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German Wine-growers Focus on Pinots

03/25/2015

Last year, the German vineyard area planted with Grauburgunder (Pinot Gris) grew by 5.3 percent – the largest increase recorded among all grape varieties. In all, the area devoted to this grape has reached 5,627 hectares (13,904 acres), or twice the size it was in 2000.


According to the German Wine Institute, based on statistics released by the Federal Statistical Office (Destatis), Germany now ranks second only to Italy in terms of Grauburgunder plantings. Another member of the Pinot family, Weissburgunder (Pinot Blanc), is also on the rise in Germany, up 3.3 percent from the year before. There are currently 4,794 ha (11,846 acres) under vine, or some 85 percent more than in 2000, which makes Germany the world’s leading source of this fashionable grape variety.

Riesling remains the country’s premier and most popular grape variety (23,440 ha/57,920 acres), and accounts for about one fourth of Germany’s vineyard area. Statistics show a slight increase (0.6 percent) in plantings in 2014. About half of the world’s Riesling vines are planted in Germany’s wine-growing regions – more than anywhere else in the world.

Riesling’s red counterpart is yet another Pinot: Spätburgunder (Pinot Noir). With 11,783 ha (29,116 acres) it is Germany’s most important red wine grape variety and accounts for about a third of the country’s red wine grape area. Worldwide, Germany ranks third in acreage devoted to Pinot Noir vines.

A brief look at statistics on new plantings in Germany in 2014 confirms the trend: Riesling and Pinots score high marks with German wine-growers. Of the 2,421 ha (nearly 6,000 acres) of newly or replanted vineyards, 582 ha (1,438 acres) were Riesling; 338 ha (835 acres), Grauburgunder; 204 ha (504 acres), Spätburgunder; and 182 ha (450 acres), Weissburgunder.

Among the specialty varieties grown in Germany, Sauvignon Blanc continued to post relatively dynamic growth in 2014. In the meantime, some 849 ha (ca. 3,000 acres) are cultivated, equivalent to six percent more than the year before. Growth among internationally popular red wine varieties, such as Merlot or Cabernet Sauvignon, was – at best – moderate: 14 ha (ca. 35 acres) and 6 ha (ca. 15 acres), respectively. Merlot plantings now stand at 599 ha (1,480 acres) and Cabernet Sauvignon, at 295 ha (ca. 730 acres).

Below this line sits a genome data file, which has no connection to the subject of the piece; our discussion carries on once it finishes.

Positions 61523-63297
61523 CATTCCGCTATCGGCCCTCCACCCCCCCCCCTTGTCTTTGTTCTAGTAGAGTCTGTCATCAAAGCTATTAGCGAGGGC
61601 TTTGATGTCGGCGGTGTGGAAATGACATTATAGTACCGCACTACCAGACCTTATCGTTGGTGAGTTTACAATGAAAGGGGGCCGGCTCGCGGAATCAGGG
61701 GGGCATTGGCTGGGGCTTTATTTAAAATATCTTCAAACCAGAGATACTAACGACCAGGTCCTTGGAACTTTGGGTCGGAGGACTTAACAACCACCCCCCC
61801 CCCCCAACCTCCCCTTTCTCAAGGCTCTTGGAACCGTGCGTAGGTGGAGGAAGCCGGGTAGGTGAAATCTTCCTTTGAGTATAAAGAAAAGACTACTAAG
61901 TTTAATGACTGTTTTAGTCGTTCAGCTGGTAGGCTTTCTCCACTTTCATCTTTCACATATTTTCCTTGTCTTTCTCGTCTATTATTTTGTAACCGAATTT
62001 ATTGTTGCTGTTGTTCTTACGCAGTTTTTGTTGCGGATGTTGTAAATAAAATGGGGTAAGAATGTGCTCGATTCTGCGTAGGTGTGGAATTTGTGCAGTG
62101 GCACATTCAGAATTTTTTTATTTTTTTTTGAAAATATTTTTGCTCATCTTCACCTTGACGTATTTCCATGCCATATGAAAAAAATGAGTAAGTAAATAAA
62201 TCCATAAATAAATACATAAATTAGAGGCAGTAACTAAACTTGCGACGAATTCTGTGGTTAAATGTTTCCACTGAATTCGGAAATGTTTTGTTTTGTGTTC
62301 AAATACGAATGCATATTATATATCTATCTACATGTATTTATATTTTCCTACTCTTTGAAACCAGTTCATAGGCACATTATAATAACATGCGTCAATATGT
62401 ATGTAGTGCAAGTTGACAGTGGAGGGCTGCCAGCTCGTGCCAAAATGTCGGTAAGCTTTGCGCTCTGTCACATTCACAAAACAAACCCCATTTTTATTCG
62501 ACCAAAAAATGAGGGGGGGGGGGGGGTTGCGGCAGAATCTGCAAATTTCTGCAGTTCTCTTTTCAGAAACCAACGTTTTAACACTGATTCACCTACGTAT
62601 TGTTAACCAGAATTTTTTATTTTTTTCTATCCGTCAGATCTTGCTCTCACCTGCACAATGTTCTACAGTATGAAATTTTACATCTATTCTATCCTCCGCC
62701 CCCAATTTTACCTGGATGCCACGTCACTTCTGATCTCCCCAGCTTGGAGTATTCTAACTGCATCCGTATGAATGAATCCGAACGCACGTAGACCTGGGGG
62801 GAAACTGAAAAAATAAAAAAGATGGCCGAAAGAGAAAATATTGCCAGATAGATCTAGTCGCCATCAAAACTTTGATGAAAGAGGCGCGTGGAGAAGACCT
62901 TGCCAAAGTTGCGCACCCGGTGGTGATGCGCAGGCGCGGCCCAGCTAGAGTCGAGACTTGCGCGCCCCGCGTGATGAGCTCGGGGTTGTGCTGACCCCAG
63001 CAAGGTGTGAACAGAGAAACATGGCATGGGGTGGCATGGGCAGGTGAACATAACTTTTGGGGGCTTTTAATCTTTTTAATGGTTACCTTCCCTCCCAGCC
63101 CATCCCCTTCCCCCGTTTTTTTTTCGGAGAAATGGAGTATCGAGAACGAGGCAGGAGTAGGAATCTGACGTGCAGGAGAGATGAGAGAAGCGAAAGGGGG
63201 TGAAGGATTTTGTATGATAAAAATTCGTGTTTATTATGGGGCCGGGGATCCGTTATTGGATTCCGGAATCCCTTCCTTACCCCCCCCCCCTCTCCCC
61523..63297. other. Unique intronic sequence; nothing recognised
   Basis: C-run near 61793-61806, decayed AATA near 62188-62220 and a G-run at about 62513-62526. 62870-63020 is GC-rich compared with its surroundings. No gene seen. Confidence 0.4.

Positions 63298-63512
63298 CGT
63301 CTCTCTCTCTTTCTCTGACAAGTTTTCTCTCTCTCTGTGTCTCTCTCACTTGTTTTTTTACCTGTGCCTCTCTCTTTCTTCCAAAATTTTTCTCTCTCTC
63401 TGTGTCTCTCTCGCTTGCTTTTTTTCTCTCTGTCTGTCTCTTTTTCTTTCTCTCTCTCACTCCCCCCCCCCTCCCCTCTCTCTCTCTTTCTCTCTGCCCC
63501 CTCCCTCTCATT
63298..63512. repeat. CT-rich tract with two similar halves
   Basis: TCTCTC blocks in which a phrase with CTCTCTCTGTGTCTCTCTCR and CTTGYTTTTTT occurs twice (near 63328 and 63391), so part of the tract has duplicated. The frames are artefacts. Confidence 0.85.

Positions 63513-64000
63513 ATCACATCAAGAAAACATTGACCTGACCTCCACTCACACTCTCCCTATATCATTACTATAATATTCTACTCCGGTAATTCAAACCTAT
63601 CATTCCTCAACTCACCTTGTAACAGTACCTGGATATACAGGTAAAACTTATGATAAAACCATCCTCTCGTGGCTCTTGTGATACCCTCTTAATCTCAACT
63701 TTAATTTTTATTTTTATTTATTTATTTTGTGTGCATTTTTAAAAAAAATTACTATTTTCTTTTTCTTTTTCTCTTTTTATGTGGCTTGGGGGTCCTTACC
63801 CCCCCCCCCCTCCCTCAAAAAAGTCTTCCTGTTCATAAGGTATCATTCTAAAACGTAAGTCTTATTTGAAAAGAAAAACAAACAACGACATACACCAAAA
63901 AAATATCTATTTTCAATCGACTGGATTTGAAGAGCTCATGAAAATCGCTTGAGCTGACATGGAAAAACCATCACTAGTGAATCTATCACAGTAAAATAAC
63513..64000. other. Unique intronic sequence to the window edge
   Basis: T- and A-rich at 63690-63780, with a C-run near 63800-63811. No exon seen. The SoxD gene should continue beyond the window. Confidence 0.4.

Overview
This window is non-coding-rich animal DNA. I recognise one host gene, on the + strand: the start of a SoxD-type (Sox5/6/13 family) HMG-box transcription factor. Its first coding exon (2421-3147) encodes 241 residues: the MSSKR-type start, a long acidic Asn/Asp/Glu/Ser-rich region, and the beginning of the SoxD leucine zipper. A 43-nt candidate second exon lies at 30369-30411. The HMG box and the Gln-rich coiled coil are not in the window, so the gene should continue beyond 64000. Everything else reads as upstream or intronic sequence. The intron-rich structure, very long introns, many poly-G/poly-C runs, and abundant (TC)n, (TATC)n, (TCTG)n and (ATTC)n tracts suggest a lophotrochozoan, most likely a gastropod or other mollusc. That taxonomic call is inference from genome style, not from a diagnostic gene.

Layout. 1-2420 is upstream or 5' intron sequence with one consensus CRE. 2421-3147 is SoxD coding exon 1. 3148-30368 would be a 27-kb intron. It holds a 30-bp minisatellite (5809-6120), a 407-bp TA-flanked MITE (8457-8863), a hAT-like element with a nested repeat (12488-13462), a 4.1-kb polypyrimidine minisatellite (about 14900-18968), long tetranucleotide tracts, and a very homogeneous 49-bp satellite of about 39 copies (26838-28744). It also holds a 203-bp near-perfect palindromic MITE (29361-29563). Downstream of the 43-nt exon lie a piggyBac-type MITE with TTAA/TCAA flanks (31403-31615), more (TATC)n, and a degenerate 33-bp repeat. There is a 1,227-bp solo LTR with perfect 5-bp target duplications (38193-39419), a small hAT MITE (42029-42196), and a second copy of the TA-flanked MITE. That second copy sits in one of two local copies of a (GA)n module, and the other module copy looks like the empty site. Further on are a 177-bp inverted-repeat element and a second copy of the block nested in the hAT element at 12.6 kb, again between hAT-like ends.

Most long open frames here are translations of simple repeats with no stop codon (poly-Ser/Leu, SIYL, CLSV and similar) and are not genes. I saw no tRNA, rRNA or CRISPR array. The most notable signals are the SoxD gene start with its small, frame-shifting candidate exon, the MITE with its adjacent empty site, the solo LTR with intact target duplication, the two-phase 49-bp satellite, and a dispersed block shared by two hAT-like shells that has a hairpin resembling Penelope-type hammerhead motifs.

Very few of the ca. 100 different grape varieties cultivated in Germany play a significant role in the German wine business. The ten most important varieties set the tone and account for some 80 percent of Germany’s total vineyard area.

At this writing, the total German area under vine is 102,439 ha (253,127 acres) in size. It has remained relatively constant during the past 20 years. The ratio of white to red varieties has changed only slightly and today stands at 64.9 to 35.1, respectively, whereby white wine varieties registered a small gain in 2014, as per current consumer trends in Germany.

Vineyard area development of Germany’s top ten grape varieties

Grape variety

Vineyard area
2014
in hectares

Change

2013 / 2014

in hectares

Change

2013 / 2014

in percent

Change

2000 / 2014

in percent

Riesling

23,440

147

+0.6

+6

Müller-Thurgau

12,761

-110

-0.9

-36

Spätburgunder

11,783

8

+0.1

+27

Dornfelder

8,015

-114

-1.4

+83

Grauburgunder

5,627

311

+5.9

+103

Silvaner

5,031

-43

-0.8

-25

Weissburgunder

4,794

155

+3.3

+85

Portugieser

3,469

-184

-5.0

-31

Kerner

2,882

-96

-3.2

-56

Trollinger

2,287

-30

-1.3

-12

White grape varieties

66,498

386

+0.6

-14

Red grape varieties

35,941

-372

-1.0

32

Total vineyard area

102,439

12

0.01

-2

Source: Federal Statistical Office (Destatis)

 

Vineyard area development of Germany’s white and red grape varieties

Year

Proportion of

white grape varieties

in percent

Proportion of

red grape varieties

in percent

2000

75.0

25.0

2002

68.5

31.5

2004

64.0

36.0

2006

63.1

36.9

2008

63.6

36.4

2010

64.1

35.9

2012

64.1

35.9

2014

64.9

35.1

Source: Federal Statistical Office (Destatis)


 

Young vines in early summer.